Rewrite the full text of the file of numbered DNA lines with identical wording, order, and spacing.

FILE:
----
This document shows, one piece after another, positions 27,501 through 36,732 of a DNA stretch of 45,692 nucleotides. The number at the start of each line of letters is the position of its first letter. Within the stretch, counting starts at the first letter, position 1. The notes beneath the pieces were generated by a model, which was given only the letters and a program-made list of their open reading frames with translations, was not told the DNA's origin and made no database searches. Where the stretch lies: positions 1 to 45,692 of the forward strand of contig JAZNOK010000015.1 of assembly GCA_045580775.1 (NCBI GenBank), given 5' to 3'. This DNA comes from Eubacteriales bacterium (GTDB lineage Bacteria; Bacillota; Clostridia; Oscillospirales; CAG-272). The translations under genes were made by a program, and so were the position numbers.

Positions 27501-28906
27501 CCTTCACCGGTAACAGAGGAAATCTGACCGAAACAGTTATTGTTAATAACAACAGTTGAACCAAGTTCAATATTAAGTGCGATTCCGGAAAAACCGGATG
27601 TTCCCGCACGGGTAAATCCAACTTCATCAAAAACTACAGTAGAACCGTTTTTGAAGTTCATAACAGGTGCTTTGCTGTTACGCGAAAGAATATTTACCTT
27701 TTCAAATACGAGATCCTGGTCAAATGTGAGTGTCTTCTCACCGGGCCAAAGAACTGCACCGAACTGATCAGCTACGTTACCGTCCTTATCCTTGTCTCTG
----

This document shows, one piece after another, positions 27,501 through 36,732 of a DNA stretch of 45,692 nucleotides. The number at the start of each line of letters is the position of its first letter. Within the stretch, counting starts at the first letter, position 1. The notes beneath the pieces were generated by a model, which was given only the letters and a program-made list of their open reading frames with translations, was not told the DNA's origin and made no database searches. Where the stretch lies: positions 1 to 45,692 of the forward strand of contig JAZNOK010000015.1 of assembly GCA_045580775.1 (NCBI GenBank), given 5' to 3'. This DNA comes from Eubacteriales bacterium (GTDB lineage Bacteria; Bacillota; Clostridia; Oscillospirales; CAG-272). The translations under genes were made by a program, and so were the position numbers.

Positions 27501-28906
27501 CCTTCACCGGTAACAGAGGAAATCTGACCGAAACAGTTATTGTTAATAACAACAGTTGAACCAAGTTCAATATTAAGTGCGATTCCGGAAAAACCGGATG
27601 TTCCCGCACGGGTAAATCCAACTTCATCAAAAACTACAGTAGAACCGTTTTTGAAGTTCATAACAGGTGCTTTGCTGTTACGCGAAAGAATATTTACCTT
27701 TTCAAATACGAGATCCTGGTCAAATGTGAGTGTCTTCTCACCGGGCCAAAGAACTGCACCGAACTGATCAGCTACGTTACCGTCCTTATCCTTGTCTCTG